The key here is “probably.” Marketers still need to look at those behaviors and interpret what they mean. Sometimes, the intent is obvious. Other times, it’s speculation.
The data can get really complicated, really fast — particularly on the B2B buying journey.
Zero-party data truly shows buyer intent
We’ve been talking abouta lot lately. Gathering and utilizing zero-party data layers in even more insights to inform that intent approach, giving brands a deeper understanding of a potential buyer’s goals and intentions before they make an engagement or purchase decision. Brands can use that data to tailor messages and offerings for each individual customer on a much higher level than ever before.
What’s the best way to determine a buyer’s interest in your product? Ask directly.
coined the phrase “zero-party” data with the definition: “Zero-party data is that which a customer intentionally and proactively shares with a brand. It can include preference center data, purchase intentions, personal context, and how the individual wants the brand to recognize [them].”
Zero-party data is the information a consumer willingly shares with a brand, helping brands boost customer trust, personalization, and loyalty.
You might collect zero-party data from a survey, chatbot, or profile information or other form fill. You’re collecting very specific information that you can use to target the buyer, such as “What brought you to our site today?” — with a few different selections.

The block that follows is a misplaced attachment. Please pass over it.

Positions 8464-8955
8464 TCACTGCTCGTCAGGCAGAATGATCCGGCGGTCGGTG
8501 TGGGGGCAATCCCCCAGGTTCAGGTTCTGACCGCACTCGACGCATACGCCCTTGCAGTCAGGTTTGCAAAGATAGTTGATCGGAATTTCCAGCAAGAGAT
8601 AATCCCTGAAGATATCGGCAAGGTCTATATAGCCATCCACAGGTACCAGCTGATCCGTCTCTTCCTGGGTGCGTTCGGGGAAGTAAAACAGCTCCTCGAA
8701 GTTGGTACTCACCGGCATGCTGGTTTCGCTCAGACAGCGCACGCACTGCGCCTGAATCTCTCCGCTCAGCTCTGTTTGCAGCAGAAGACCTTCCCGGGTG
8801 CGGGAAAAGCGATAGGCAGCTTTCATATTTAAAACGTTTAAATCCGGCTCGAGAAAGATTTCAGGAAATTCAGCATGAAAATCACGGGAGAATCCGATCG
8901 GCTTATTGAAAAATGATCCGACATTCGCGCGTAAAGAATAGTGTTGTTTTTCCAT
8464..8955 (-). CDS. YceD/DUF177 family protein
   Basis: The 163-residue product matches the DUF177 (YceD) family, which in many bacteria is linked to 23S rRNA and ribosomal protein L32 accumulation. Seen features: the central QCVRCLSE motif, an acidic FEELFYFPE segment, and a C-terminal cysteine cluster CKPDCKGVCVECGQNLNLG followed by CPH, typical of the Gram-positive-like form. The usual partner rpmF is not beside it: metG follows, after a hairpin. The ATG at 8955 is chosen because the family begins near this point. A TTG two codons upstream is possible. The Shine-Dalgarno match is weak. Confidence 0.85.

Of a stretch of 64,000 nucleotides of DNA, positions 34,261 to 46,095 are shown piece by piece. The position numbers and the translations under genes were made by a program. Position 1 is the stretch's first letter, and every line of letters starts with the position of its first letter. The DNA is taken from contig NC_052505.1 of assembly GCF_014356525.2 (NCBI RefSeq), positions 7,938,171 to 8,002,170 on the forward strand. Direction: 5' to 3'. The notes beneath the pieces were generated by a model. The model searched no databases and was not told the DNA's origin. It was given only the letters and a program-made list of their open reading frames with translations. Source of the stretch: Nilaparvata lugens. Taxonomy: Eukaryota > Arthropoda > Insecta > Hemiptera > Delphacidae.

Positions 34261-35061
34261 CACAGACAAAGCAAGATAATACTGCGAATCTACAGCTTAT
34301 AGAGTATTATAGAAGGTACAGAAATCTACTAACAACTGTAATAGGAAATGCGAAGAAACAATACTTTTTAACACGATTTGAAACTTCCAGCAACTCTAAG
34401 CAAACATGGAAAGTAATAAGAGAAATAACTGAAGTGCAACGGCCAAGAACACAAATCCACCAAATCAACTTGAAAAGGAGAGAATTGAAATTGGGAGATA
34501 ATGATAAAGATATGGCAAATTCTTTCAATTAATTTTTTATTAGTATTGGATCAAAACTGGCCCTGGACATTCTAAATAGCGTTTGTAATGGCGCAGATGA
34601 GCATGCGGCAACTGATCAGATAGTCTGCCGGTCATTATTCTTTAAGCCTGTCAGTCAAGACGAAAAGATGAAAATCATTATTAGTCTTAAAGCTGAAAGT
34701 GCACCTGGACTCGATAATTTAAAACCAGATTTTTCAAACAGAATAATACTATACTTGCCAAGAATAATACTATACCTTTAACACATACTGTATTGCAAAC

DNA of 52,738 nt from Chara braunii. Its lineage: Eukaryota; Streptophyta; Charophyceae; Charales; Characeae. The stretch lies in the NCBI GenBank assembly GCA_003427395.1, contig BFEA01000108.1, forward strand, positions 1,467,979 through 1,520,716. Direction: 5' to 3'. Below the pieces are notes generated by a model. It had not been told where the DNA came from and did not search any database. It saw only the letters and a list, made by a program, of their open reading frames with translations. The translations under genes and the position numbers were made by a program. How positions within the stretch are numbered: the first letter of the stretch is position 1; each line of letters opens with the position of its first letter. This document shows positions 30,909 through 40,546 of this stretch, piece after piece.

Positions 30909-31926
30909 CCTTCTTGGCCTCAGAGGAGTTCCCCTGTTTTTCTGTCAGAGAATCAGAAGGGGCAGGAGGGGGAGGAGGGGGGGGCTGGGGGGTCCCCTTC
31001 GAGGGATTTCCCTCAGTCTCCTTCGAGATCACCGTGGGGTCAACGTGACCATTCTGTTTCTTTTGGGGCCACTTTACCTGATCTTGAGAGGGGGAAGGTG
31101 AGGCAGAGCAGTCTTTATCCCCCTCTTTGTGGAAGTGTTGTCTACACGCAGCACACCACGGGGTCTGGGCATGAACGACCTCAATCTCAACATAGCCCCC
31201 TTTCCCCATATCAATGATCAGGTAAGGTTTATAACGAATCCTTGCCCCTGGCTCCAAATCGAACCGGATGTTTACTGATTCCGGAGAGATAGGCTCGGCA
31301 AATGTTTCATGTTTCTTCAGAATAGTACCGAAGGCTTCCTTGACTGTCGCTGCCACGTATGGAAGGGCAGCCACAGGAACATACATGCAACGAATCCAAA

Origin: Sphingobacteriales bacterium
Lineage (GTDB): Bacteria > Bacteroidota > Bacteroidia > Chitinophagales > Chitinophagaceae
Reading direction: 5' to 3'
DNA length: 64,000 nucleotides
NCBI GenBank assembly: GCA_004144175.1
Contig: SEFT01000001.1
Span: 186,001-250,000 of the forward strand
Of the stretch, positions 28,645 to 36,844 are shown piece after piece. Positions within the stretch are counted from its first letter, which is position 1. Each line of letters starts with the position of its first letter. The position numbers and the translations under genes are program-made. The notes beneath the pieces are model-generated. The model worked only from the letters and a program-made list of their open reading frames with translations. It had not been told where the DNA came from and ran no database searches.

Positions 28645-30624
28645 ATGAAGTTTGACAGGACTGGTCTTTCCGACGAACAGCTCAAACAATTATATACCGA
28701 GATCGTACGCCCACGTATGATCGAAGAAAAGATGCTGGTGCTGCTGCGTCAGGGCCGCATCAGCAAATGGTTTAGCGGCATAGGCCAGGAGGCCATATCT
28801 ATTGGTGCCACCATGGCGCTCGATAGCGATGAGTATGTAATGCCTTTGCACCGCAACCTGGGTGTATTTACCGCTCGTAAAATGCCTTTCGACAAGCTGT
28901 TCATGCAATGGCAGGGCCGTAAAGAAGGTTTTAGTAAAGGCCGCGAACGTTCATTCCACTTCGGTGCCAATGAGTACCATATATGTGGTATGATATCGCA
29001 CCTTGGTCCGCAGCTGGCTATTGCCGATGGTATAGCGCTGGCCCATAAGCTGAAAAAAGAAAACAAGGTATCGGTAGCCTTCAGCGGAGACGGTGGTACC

It’s even more credible and trustworthy than even first-party data because it removes the guesswork about the buyer journey. And it can reduce marketing waste because you know exactly what the buyer wants.
But zero-party data should be collected sparingly and used strategically. You can’t ask an individual customer to complete a 20-question survey or answer a pop-up on every website page of your website. And your follow-through has to be spot-on: if customers share their preferences and then don’t receive a personalized experience, they’ll wonder why they shared anything.
Know what to ask, when to ask, and what questions will drive the most value.
Think beyond the initial purchase
Zero-party data should be an ongoing strategy and part of yourapproach . Whether you’re looking for repeat purchases, upsells, or customer retention, you can always consider ways to get into the minds of your customers.
That might mean an email campaign asking about customer satisfaction that you can use to personalize future offers. Or you can craft a survey and offer an entry into a giveaway in exchange for answering a few questions. These asks should always have the same goal: to create elevated and personalized content experiences for everyone in your market, no matter where they are in the decision-making funnel.
The use of zero-party data should never feel forced. Instead, you’re showing customers that you understand — and respect — their buying decisions.
Learn more about crafting great B2B content experiences with our new free guide,.